Ever wondered (or forgotten) the difference between open plans and free plans? In this video, architectural designer and professor Stewart Hicks breaks down what makes Open Plans a unique form of ‘open concept.’ It is part of a series that explores terms from real estate using contemporary, historical, and theoretical examples from architecture. In this case, the spatial strategies of Mies van der Rohe are explained, beginning with his early unbuilt houses, through the Barcelona Pavilion, to the Farnsworth House. Each one features a particular, but evolving, use of walls, columns, and roof planes that add up to what we call ‘Open Plans.’ Other videos in the series are dedicated to things like Free or Organic Plans and can help anyone sharpen their understanding of architectural concepts.
Architecture with Stewart is a YouTube journey exploring architecture’s deep and enduring stories in all their bewildering glory. Weekly videos and occasional live events breakdown a wide range of topics related to the built environment in order to increase their general understanding and advocate their importance in shaping the world we inhabit.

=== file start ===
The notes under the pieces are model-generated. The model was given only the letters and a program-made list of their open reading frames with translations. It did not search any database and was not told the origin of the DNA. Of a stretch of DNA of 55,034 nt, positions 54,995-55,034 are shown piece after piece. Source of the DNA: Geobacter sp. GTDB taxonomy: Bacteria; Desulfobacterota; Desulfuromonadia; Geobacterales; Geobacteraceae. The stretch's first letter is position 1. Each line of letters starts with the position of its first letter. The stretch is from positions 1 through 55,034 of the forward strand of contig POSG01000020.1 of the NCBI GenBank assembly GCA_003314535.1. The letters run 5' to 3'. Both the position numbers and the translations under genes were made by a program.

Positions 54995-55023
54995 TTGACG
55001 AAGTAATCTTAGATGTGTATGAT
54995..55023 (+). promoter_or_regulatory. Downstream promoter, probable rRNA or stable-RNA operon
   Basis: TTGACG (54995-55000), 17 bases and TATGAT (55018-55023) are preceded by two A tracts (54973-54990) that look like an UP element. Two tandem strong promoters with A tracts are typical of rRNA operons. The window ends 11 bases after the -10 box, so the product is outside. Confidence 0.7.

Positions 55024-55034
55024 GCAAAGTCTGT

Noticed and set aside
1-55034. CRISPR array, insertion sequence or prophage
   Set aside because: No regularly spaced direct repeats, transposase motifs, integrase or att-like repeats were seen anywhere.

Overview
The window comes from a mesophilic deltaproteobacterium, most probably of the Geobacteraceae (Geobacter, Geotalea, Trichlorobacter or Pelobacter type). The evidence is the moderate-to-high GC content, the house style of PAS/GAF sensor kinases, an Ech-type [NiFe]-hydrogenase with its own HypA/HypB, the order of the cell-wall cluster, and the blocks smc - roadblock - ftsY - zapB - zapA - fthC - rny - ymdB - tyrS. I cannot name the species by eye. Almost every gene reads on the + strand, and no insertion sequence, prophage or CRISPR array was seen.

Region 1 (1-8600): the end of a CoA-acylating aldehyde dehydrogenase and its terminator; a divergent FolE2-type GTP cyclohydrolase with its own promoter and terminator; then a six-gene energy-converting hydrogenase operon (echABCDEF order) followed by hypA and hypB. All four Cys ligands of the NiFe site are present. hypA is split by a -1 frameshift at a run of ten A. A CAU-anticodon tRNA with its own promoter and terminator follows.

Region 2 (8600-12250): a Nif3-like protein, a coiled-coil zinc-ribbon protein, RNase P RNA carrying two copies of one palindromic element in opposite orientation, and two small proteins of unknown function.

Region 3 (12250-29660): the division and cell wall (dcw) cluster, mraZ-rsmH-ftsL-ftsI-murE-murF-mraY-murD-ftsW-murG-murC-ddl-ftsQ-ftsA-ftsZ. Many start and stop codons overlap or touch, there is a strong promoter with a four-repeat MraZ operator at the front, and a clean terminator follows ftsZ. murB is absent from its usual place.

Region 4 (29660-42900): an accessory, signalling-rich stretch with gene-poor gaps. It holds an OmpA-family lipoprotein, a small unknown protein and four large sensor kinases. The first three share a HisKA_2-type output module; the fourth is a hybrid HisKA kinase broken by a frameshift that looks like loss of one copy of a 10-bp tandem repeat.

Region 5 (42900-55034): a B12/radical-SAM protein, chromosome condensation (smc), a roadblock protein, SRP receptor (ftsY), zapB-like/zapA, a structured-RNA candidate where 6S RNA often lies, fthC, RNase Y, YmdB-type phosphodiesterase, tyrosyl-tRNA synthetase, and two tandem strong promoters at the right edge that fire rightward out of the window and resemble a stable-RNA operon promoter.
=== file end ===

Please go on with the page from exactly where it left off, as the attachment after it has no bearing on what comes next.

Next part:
Stewart Hicks is an architectural design educator that leads design studios and lecture courses as an Associate Professor in the School of Architecture at the University of Illinois at Chicago. He also serves as an Associate Dean in the College of Architecture, Design, and the Arts and is the co-founder of the practice Design With Company. His work has earned awards such as the Architecture Record Design Vanguard Award or the Young Architect’s Forum Award and has been featured in exhibitions such as the Chicago Architecture Biennial and Design Miami, as well as at the V&A Museum and Tate Modern in London. His writings can be found in the co-authored book Misguided Tactics for Propriety Calibration, published with the Graham Foundation, as well as essays in MONU magazine, the AIA Journal Manifest, Log, bracket, and the guest-edited issue of MAS Context on the topic of character architecture.